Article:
CPSC 170 Lab 5: Sorting

Insertion Sort

The files ArrayList.java and SortableList.java contain the list implementation we have used in several assignments this semester. The sort method has been renamed to selectionSort because it uses the selection sort algorithm. An algorithm is a sequence of computational steps for completing a task. In this case the task is to order all of the elements in an array. There are many different algorithms for performing this same task; each has its own advantages and disadvantages over other algorithms. The SortedList.java class also has an empty method insertion sort that you should complete.

The insertion sort algorithm stores elements that have been inserted on the left side of the array and elements that have not been sorted yet on the right side of the array. Each iteration of the algorithm an element from the right, unsorted, side of the array is inserted (hence the name insertion sort) into the left side of the array such that the left side of the array is still sorted. This requires that all elements to the right of where the element is inserted be shifted to the right one place. When the algorithm begins the unsorted side of the array is all of the elements in the input array, and the sorted side of the array contains nothing. The algorithm is complete when the unsorted side of the array is empty and the sorted side of the array contains all of the elements. Complete the insertionSort method in the SortedList class.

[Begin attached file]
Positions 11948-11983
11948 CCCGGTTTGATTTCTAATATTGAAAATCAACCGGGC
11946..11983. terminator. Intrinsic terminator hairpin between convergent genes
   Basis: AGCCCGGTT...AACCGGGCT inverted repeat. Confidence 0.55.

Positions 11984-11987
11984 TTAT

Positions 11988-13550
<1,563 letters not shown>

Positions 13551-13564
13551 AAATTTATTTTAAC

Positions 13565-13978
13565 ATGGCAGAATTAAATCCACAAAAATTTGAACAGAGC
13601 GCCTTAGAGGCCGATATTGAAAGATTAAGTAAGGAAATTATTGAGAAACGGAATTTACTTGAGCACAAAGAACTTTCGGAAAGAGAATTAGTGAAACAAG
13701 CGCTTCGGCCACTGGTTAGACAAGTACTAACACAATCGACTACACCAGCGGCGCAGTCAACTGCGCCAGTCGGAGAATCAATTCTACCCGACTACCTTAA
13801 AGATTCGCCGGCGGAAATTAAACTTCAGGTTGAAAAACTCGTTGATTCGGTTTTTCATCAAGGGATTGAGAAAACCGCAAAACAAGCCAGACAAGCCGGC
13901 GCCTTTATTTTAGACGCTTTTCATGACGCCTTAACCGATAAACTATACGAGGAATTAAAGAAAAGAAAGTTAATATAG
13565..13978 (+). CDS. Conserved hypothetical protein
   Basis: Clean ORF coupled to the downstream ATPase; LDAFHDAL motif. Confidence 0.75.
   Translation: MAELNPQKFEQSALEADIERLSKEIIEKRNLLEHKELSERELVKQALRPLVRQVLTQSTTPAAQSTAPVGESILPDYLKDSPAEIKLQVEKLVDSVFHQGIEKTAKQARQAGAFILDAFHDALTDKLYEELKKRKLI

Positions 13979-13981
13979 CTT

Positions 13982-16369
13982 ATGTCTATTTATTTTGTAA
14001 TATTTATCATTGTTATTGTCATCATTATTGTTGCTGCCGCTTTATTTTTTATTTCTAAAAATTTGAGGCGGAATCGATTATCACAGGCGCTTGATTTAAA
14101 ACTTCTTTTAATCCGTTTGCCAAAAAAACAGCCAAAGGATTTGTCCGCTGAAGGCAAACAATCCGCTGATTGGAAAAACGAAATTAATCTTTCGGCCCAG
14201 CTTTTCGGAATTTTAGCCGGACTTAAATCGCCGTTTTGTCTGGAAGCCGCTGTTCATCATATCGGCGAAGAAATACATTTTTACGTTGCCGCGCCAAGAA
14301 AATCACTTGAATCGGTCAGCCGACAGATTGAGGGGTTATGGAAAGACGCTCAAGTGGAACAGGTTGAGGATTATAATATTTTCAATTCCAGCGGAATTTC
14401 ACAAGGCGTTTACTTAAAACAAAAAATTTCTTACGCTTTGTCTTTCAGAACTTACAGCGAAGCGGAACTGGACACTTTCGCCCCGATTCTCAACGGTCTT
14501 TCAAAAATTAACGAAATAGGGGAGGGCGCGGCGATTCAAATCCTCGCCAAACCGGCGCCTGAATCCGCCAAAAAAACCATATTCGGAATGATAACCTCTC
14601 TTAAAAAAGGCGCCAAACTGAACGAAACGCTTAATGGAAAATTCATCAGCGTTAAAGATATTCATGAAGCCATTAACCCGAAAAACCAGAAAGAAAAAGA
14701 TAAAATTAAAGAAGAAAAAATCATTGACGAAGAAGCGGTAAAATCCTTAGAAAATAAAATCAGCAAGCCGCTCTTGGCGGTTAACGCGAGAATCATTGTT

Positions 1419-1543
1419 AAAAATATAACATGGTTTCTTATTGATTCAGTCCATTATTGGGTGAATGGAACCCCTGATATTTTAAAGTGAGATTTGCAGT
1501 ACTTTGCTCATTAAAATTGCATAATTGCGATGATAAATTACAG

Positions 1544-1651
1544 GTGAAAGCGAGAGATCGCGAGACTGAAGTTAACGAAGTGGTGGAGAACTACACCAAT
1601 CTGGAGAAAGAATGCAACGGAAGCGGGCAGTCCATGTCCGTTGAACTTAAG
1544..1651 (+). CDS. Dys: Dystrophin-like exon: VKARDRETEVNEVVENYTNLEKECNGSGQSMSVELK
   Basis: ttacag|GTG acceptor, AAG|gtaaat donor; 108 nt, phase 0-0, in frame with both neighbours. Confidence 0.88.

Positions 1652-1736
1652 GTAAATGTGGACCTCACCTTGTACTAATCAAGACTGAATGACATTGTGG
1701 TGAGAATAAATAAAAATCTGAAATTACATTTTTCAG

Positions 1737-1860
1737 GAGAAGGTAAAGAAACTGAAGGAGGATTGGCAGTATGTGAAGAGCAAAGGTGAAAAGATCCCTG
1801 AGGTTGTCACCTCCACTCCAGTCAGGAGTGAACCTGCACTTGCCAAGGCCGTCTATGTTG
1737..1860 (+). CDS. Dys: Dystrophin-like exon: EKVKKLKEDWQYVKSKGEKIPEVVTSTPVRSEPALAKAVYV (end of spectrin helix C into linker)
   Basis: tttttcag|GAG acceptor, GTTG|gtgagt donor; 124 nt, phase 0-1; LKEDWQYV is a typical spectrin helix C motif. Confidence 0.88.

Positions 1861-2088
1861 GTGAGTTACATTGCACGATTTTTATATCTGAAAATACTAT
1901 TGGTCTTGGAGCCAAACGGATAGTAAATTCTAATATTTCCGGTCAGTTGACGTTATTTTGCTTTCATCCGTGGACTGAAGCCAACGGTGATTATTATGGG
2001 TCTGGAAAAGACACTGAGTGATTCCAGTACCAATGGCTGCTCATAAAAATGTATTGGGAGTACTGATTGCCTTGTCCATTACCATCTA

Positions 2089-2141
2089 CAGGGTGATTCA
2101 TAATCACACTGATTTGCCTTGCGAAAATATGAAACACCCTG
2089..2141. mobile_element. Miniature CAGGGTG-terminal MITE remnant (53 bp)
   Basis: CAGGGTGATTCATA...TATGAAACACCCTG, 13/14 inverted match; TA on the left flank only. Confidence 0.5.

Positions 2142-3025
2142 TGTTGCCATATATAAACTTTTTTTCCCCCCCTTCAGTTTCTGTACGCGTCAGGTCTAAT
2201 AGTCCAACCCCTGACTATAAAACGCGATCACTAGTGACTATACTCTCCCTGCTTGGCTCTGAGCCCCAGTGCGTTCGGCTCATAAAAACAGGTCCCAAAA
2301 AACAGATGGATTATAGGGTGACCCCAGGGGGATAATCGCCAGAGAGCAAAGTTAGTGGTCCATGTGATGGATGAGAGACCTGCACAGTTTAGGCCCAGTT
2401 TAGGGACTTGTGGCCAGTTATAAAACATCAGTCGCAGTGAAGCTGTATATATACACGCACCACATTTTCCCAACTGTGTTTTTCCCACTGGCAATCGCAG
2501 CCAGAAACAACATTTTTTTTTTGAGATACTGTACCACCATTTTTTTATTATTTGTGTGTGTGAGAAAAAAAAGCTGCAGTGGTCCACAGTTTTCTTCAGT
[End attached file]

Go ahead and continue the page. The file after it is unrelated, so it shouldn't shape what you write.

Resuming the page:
Timing Sorting Algorithms

Can you tell which sorting algorithm, selection or insertion, is faster at sorting by looking at the code? Create a program to test your intuition. The static method currentTimeMillis in the System class returns a long that is the number of milliseconds since January 1st 1970. By checking what the current time is before and after calling a sorting method it is possible to determine how many milliseconds the sort took. Create a class, SortingTime, that creates an array of random Integers, sorts it using both selection and insertion sort, and displays the amount of time that each method took. If the methods return a result that is the same, increase the size of the array they have to sort. Make sure that both methods are sorting identical random arrays.

Run the program several times and notice that the methods do not return the same duration every time. Do you know why this is? To compensate for this variation, test each of the sorting algorithms many times and take the average. You could do this by running it repeatedly, writing down all of the results, and then computing the average, but it would be easier to program a loop to do this for you. Make sure that each time through the loop the array the algorithm is being tested on is not already sorted. Also make sure that the time spent initializing or shuffling the array is not included in the time measurement.

How many time trials should be averaged together to get an accurate reading? You need to figure this out. As the number of trials that are averaged together is increased the variation in the average goes down. Put your average sort time code inside a loop that increases the number of time trials until they are consistently the same. This is called the steady-state. In this case we will say that the steady state is reached when the average time does not change for 10 consecutive trial sizes. Have your program print the results of the steady-state time for each of the sort algorithms. Is this what you expected?

To submit your code: Tar your lab5 directory and submit your code on the course Inquire site.